Try to open the door if the car has already sunk.
You can still get out through the door if you can’t open the window before the car sinks. Take a slow, deep breath while there is still air in the car, then open the nearest door. Once the vehicle is filled with water, the pressure inside and outside the car will equalize, allowing the door to open. Hold your breath and push hard on the door while pulling on the handle to open it.
It takes 60 to 120 seconds to fill the car with water. Unfortunately, your chances of successfully escaping this situation are slim unless you have an oxygen supply.
Continue breathing normally until the water is at chest level, then take a deep breath and pinch your nose. Keep calm. Keep your mouth closed to keep your breath and prevent water from entering.
Put your hand on the doorknob if you are leaving through an open door. If you can’t see it, reach out from your hip and feel around the door until you find the handle.
Swim as quickly as possible to the surface
Push off the car and swim through the surface. If you don’t know which path to swim, look for a light and swim towards it, or follow the bubbles you see as they rise. Be aware of your surroundings as you surface. You may have to deal with currents or obstacles such as rocks and concrete bridge piers. If it’s ice-covered water, head for the clear hole caused by a car impact.
Do your best to avoid getting hurt by obstacles and use objects to grab onto if you are injured or exhausted from fatigue.
Call emergency services as soon as you get out.
After you have successfully exited your vehicle and made it to the surface, call your local emergency number to report the accident. If you leave your phone, call a passing motorist who can call for help and provide you with warmth, comfort, and, if necessary, a ride to the nearest hospital.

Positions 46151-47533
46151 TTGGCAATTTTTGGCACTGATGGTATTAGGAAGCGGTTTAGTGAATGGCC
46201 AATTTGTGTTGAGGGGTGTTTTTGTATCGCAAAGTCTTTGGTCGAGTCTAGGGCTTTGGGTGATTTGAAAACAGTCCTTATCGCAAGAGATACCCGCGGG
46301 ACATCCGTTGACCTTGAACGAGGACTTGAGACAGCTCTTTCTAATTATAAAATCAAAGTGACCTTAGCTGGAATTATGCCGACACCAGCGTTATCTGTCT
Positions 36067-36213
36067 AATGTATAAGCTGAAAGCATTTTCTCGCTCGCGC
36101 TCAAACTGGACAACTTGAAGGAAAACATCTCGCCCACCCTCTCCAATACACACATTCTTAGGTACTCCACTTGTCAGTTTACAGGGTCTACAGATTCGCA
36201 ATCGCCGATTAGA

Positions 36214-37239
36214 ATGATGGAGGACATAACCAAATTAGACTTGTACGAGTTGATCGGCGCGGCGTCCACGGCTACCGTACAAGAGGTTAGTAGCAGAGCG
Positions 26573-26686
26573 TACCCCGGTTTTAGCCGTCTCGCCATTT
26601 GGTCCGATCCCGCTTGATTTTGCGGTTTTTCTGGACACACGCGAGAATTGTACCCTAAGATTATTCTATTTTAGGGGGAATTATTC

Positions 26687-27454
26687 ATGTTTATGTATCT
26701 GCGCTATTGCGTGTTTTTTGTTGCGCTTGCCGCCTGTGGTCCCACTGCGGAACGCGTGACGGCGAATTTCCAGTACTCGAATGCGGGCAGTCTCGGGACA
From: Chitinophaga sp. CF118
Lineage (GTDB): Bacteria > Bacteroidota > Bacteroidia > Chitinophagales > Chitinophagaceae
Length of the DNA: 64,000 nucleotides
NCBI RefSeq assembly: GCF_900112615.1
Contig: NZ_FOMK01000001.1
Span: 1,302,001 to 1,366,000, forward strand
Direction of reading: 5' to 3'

The release of adrenaline into your bloodstream after an evacuation may cause you to be unable to detect any injuries you may have suffered in an accident, so get a medical examination as soon as possible.
Hypothermia can be a real possibility, depending on the temperature of the water, the level of shock experienced by passengers and drivers, and the outside temperature.
Create an evacuation plan
You will be more likely to successfully escape a sinking car if you already know what to do beforehand. Talk to your family or anyone who rides with you regularly about the proper steps to take in the circumstance of an accident and ending up in a body of water.
Follow the instructions carefully:
- unfasten seat belts,
- help the children
- open or break a window,
- go out.
However, safety experts sometimes advise against unfastening children until the window is open or smashed.
Keep a glass breaker in your car.
Breaking a window in an emergency will be much easier if you keep a specialized tool in a prominent and easily accessible place.
You can hang the tool on your rearview mirror or attach it to your keychain for quick access.
Practice quickly unfastening your child’s seat belts.
When trying to get children out of the car in an emergency, it can be challenging to unbuckle their seat belts quickly enough, especially if they are in car seats. Practice unbuckling your seat belts. Once you feel comfortable doing this, try unfastening them with your eyes closed, that’s The best way to escape a sinking car.
You can also keep a seatbelt cutter handy if it becomes too difficult to unfasten the belts.
Read also Survival Kit. Top 10 Essentials.